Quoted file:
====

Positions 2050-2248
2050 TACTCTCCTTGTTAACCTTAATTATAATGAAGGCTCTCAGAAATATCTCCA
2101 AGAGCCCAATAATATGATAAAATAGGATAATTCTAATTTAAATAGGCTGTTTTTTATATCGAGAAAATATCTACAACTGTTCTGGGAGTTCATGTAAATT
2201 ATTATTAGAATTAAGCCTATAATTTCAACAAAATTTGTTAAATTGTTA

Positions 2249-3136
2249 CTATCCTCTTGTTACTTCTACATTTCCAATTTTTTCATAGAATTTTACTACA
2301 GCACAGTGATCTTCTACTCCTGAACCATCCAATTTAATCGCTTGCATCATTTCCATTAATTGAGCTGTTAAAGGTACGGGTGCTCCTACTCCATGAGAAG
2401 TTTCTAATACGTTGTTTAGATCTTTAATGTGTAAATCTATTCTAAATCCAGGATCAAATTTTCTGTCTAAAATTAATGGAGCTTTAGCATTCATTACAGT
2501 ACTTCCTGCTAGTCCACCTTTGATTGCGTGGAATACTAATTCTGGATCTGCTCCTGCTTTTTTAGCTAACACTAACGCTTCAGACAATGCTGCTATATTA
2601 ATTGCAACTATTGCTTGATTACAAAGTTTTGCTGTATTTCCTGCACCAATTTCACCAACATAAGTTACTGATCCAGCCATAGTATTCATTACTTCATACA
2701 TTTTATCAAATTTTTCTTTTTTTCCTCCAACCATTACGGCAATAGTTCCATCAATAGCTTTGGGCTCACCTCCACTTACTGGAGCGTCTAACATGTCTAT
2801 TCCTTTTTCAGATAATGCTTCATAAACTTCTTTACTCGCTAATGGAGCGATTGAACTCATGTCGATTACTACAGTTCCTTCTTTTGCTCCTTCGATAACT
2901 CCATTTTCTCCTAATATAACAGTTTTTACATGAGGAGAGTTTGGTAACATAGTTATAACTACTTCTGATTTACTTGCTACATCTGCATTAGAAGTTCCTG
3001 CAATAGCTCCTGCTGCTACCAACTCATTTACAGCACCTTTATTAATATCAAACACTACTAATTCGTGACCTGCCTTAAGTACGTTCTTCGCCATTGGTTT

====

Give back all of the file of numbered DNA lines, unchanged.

Positions 2050-2248
2050 TACTCTCCTTGTTAACCTTAATTATAATGAAGGCTCTCAGAAATATCTCCA
2101 AGAGCCCAATAATATGATAAAATAGGATAATTCTAATTTAAATAGGCTGTTTTTTATATCGAGAAAATATCTACAACTGTTCTGGGAGTTCATGTAAATT
2201 ATTATTAGAATTAAGCCTATAATTTCAACAAAATTTGTTAAATTGTTA

Positions 2249-3136
2249 CTATCCTCTTGTTACTTCTACATTTCCAATTTTTTCATAGAATTTTACTACA
2301 GCACAGTGATCTTCTACTCCTGAACCATCCAATTTAATCGCTTGCATCATTTCCATTAATTGAGCTGTTAAAGGTACGGGTGCTCCTACTCCATGAGAAG
2401 TTTCTAATACGTTGTTTAGATCTTTAATGTGTAAATCTATTCTAAATCCAGGATCAAATTTTCTGTCTAAAATTAATGGAGCTTTAGCATTCATTACAGT
2501 ACTTCCTGCTAGTCCACCTTTGATTGCGTGGAATACTAATTCTGGATCTGCTCCTGCTTTTTTAGCTAACACTAACGCTTCAGACAATGCTGCTATATTA
2601 ATTGCAACTATTGCTTGATTACAAAGTTTTGCTGTATTTCCTGCACCAATTTCACCAACATAAGTTACTGATCCAGCCATAGTATTCATTACTTCATACA
2701 TTTTATCAAATTTTTCTTTTTTTCCTCCAACCATTACGGCAATAGTTCCATCAATAGCTTTGGGCTCACCTCCACTTACTGGAGCGTCTAACATGTCTAT
2801 TCCTTTTTCAGATAATGCTTCATAAACTTCTTTACTCGCTAATGGAGCGATTGAACTCATGTCGATTACTACAGTTCCTTCTTTTGCTCCTTCGATAACT
2901 CCATTTTCTCCTAATATAACAGTTTTTACATGAGGAGAGTTTGGTAACATAGTTATAACTACTTCTGATTTACTTGCTACATCTGCATTAGAAGTTCCTG
3001 CAATAGCTCCTGCTGCTACCAACTCATTTACAGCACCTTTATTAATATCAAACACTACTAATTCGTGACCTGCCTTAAGTACGTTCTTCGCCATTGGTTT